[8] The granting of a motion for a new trial in condemnation proceedings rests within the discretion of the trial judge, and a reviewing court will not interfere with the decision of the trial court in the absence of a clear abuse of discretion. (San Francisco v. Tillman Estate Co., 205 Cal. 651, 654-656 [272 P. 585]; 18 Cal.Jur.2d 64, § 333.) [9, 10] On an appeal from an order granting a new trial all presumptions favor the order; the order will be affirmed if it may be sustained on any ground. (Mazzotta v. Los Angeles Ry. Corp., 25 Cal. 2d 165, 169 [153 P.2d 338].) [11] When a new trial is granted because of an error in law occurring at the trial the order will not be reversed unless it can be said the ruling was an abuse of discretion. (Nance v. Fresno City Lines, Inc., 44 Cal. App. 2d 868, 872-873 [113 P.2d 244]; Middleton v. California St. Cable Ry. Co., 73 Cal. App. 2d 641, 646-647 [167 P.2d 239]; Jones v. Scurlock, 96 Cal. App. 2d 201, 203 [214 P.2d 599].)

[12] If the error can possibly have been prejudicial, the trial court must consider its probable effect and decide the motion for a new trial accordingly. (Brown v. George Pepperdine Foundation, 23 Cal. 2d 256, 262 [143 P.2d 929].) [13] "The determination of a motion for a new trial rests so completely within the court's discretion that its action will not be disturbed unless a manifest and unmistakable abuse of discretion clearly appears, and the order will be affirmed if it may be sustained on any ground, although the reviewing court might have ruled differently in the first instance." (Shaw v. Pacific Greyhound Lines, 50 Cal. 2d 153, 159 [323 P.2d 391]; Balthrop v. Atchison, T. & S. F. Ry. Co., 142 Cal. App. 2d 823, 826 [299 P.2d 341].)

[14] The document which was read to plaintiff's expert, Evans, in the presence of the jury was not in fact an offer. It was an authorization to two real estate brokers to make an offer for 33 acres of similar property adjoining one of the parcels sought to be condemned, owned by some of the defendants. It was made more than a year after the date of valuation. It was to be contingent on satisfactory soil tests. The offer was to be for the payment of 25 per cent of the purchase price in cash and the balance in five equal annual installments with 5 per cent interest, secured by a deed of trust with the privilege of paying the total amount at any time; and the [169 Cal. App. 2d 665] seller was to give further releases, after initial transfer of 12 1/2 per cent of the total area, on payment of $25,000 an acre. The proposition was to be "valid" for seven days from September 23, 1957. There was no evidence that any such offer was ever made to the owners of the 33 acres.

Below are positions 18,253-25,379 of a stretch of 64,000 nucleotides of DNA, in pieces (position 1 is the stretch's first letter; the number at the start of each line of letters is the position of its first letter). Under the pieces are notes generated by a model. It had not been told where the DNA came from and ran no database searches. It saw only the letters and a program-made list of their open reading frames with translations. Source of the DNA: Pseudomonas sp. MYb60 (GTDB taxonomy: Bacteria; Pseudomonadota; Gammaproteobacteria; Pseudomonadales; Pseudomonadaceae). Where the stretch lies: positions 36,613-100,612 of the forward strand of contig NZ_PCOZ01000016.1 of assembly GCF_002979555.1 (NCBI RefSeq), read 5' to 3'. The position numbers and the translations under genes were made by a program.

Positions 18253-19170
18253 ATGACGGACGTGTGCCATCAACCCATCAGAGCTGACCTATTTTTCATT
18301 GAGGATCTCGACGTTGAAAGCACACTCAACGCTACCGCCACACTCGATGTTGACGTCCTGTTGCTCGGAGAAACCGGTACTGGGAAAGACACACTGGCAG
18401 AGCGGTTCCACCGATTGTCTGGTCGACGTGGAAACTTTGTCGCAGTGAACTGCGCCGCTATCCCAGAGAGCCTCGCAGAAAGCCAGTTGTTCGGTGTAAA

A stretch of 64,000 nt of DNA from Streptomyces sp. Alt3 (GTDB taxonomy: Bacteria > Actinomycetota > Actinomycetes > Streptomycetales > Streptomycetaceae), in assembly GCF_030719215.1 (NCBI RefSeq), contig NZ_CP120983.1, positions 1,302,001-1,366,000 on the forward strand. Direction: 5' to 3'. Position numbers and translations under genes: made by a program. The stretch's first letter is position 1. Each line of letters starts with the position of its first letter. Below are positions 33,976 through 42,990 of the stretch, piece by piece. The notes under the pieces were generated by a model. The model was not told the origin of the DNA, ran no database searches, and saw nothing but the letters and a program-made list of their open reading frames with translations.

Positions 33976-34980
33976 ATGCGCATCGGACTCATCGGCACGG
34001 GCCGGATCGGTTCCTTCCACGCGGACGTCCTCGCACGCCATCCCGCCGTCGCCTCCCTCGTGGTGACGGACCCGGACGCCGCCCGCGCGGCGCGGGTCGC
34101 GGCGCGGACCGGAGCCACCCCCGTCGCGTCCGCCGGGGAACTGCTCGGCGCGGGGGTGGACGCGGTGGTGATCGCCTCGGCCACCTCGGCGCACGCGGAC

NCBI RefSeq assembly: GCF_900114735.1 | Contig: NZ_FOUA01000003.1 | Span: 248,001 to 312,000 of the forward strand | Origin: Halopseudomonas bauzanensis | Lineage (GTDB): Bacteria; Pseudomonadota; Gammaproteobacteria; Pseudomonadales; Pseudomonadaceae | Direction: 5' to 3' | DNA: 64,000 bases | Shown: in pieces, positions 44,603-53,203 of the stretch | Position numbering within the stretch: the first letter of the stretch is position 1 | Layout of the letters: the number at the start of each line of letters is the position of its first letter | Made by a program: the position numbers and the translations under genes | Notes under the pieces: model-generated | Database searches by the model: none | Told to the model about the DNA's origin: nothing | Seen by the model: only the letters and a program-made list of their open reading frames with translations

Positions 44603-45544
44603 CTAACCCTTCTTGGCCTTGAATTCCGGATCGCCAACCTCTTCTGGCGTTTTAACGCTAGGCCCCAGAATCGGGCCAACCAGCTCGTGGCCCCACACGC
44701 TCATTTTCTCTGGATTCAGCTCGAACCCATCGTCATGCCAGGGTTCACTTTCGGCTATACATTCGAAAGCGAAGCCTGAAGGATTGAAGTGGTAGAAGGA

The values given by the experts were:

Tabular Material Omitted

Tabular Material Omitted

The so-called offer was at a gross price of $20,000 per acre.

In view of what has been said, the learned trial judge reasonably may have concluded he abused his discretion and therefore erred to the prejudice of plaintiff in permitting counsel for defendants to read the document to Evans in the presence of the jury and to interrogate him with respect thereto. The testimony as to the value of the property sought to be condemned was in irreconcilable conflict. The effect of the cross-examination was to get before the jury the hearsay declaration of a third party as to value, not supported by oath, and without opportunity for cross-examination. The verdict was slightly higher than the offer. While theoretically the evidence was proffered solely for the purpose of testing the witness' opinion as to value and the jury was so instructed, the trial judge may have reasonably concluded that it had been accepted by the jury as affirmative evidence of value. He may have felt the jury was confused and misled. He may have felt that confusion was inevitable when the jurors heard the evidence and were then told they could not base the value of the property on that evidence. He may have felt that the offer, made more than a year after it was known the adjoining property was to be condemned, could not affect the accuracy or worth of Evans' opinion by reason of the adjoining property's having risen in value after it became known the condemnation proceeding was in progress. (See Page v. Oklahoma City, 129 Okla. 28 [263 P. 448, 451]; Department of Public Wks. & Bldgs. v. Finks, 10 Ill. 2d 15 [139 N.E.2d 267, [169 Cal. App. 2d 666] 269]; City & County of Denver v. Lyttle, 106 Colo. 157 [103 P.2d 1, 3-4].)

The trial court here has determined it abused its discretion and thus erred in permitting the reading of the so-called offer to the witness Evans in the presence of the jury and in permitting cross-examination of Evans with respect thereto, and that such error prejudiced plaintiff's cause. This court cannot ascertain or determine what weight the evidence had with the jury. The trial judge has determined it had great weight. We cannot say, in light of the record, that he was wrong in so holding.

The order granting a new trial is affirmed. The appeal from the judgment is dismissed.

Shinn, P. J., concurred.

Wood (Parker), J., did not participate.

FN 1. The objection was on these grounds: the offer was made a year and a half after the filing of the complaint; "it pertains not to the subject property but to the remainder of the original 60-acre tract exclusive of the portion being taken by the school"; "it is not a firm offer. It has a condition in it"; "it is not a fair test neither of the witness's opinion of value and his testimony is not properly to be considered by the jury in arriving at their opinion of market value"; "an offer was made in one year after the date of valuation and it was made for other property; it is not an unconditional offer, the acceptance of which would ripen into a contract binding on both parties"; "the asking of questions on this merely leads us into collateral matters, one of which is the bona fideness of the offer itself."